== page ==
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SETI: No Aliens Signals Coming From KIC 8462852

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SETI: No Aliens Signals Coming From KIC 8462852

The star dubbed KIC 8462852, slightly bigger than the Sun, located more than 1400 light years away from us in the constellation Cygnus, drew a lot of attention last October, when astronomers analyzed the light it emits and found unusual dimming pattern — 20% and more — an odd phenomenon that could be caused by alien megastructures in orbit there.

Several natural theories were proposed by scientists to explain KIC 8462852’s light, but none of them was entirely satisfactory. The most likely hypothesis point to the existence of family of comets — a dense, irregular debris that, at one point, blocked 22% of the star’s light. Another explanation, which is unlikely but could not completely rule out, involved a technologically sophisticated civilization which has built megastructures, commonly referred to as a Dyson sphere.

Given this possibility, the scientists at the Search for Extraterrestrial Intelligence (SETI) Institute in Mountain View, California (a foundation dedicated to the search for intelligent life in space) did the right thing: they aimed their Allen Telescope Array — consisting of 42 antennas, each nearly 20 feet wide — on KIC 8462852 for any extraterrestrial activity.

Did you know? KIC 8462852 is also nicknamed Tabby’s star (literally, its mean ‘the Tiger Star’ but it’s mostly a main reference after lead author Tabetha S. Boyajian).

For more than two weeks, SETI has been ‘listening’ on star with the Allen Telescope Array in to two specific radio signals:

(1) Narrow-band signals, of order 1 Hz in width, such as would be generated as a “hailing signal” for societies wishing to announce their presence. This is the type of signal most frequently looked for by radio SETI experiments. (2) Broad-band signals that might be due to beamed propulsion within this star system. If astroengineering projects are really underway in the vicinity of KIC 8462852, one might reasonably expect the presence of spacecraft to service this activity. If these craft are propelled by intense microwave beams, some of that energy might manifest itself as broad-band radio leakage.

This is the first time we’ve used the Allen Telescope Array to look for relatively wide-band signals, a type of emission that is generally not considered in SETI searches,

said Gerry Harp.

The result? According to SETI’s Nov. 5 statement: no alien civilizations were detected, at least for now.

This rules out omnidirectional transmitters of approximately 100 times today’s total terrestrial energy usage in the case of the narrowband signals, and 10 million times that usage for broadband emissions.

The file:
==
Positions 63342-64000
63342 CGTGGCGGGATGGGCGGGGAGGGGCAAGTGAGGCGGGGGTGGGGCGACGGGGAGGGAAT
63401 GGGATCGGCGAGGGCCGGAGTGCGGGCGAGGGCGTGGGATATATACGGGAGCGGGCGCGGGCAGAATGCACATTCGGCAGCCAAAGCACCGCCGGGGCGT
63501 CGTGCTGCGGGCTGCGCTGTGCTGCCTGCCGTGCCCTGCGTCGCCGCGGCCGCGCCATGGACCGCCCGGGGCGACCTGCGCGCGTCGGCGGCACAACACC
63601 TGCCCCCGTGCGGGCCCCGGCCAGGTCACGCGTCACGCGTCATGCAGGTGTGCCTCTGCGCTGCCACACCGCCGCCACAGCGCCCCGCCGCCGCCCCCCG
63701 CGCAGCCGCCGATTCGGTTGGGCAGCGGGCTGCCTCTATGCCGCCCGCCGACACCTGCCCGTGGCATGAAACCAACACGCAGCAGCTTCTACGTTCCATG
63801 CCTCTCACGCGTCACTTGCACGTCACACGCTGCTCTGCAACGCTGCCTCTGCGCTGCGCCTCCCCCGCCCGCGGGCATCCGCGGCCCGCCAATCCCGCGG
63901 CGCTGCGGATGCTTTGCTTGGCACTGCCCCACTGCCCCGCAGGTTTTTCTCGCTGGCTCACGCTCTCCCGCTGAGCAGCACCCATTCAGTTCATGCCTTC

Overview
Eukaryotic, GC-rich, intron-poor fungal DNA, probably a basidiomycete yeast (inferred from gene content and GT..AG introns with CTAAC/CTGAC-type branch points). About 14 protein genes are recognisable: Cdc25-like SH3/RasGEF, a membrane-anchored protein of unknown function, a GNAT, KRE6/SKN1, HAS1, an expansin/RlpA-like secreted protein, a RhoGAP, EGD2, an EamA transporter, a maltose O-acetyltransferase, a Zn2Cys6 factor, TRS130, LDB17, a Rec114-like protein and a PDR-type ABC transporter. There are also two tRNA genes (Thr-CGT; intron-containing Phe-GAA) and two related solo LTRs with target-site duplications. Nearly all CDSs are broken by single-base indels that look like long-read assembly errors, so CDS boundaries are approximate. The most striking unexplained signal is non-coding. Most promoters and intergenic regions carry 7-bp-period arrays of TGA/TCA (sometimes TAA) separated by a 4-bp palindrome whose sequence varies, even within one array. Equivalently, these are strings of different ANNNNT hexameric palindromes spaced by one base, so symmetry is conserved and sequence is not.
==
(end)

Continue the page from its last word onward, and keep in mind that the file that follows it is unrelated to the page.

While these limits are relatively high – a fact due primarily to the large distance (>1400 light-years) of KIC 8462852 – one should note the following:

  1. The required transmitter power for the narrow-band signals could be reduced enormously if the signal is being deliberately beamed in our direction.
  2. Microwave propulsion schemes would undoubtedly be beamed as well, and that would also reduce the minimum transmitter power necessary for detection by the Array.

Finally, note that any society able to build a Dyson swarm would have access to energy at a level approaching 1027 watts. Even omnidirectional transmitters would be detectable if only a tiny percentage of this energy were used for signaling.

Even if the observations are continuing, certainty is, you can stop worrying about an alien invasion from KIC 8462852.

The history of astronomy tells us that every time we thought we had found a phenomenon due to the activities of extraterrestrials, we were wrong,

Seth Shostak said in a statement.

But although it’s quite likely that this star’s strange behavior is due to nature, not aliens, it’s only prudent to check such things out.

Not all hope is lost, the proponents of the ET hypothesis — astronomers Tabetha Boyajian, Jason Wright & Andrew Siemion — would listen to the star’s radio emissions but in a different way.

The [Allen Telescope Array] results do not change our plans at Green Bank,

Wright told Popular Science in an email.

The Green Bank telescope is thousands of times more powerful than the ATA, so it will be able to make much more sensitive measurements than the ATA can.

Siemion adds:

It also covers a much wider bandwidth (up to 115 GHz) and can search for a much broader range of signal types.

The work can be found at arxiv.org. So, what do you think? Is it aliens or natural phenomenon? Tell us in a comment.

 

 

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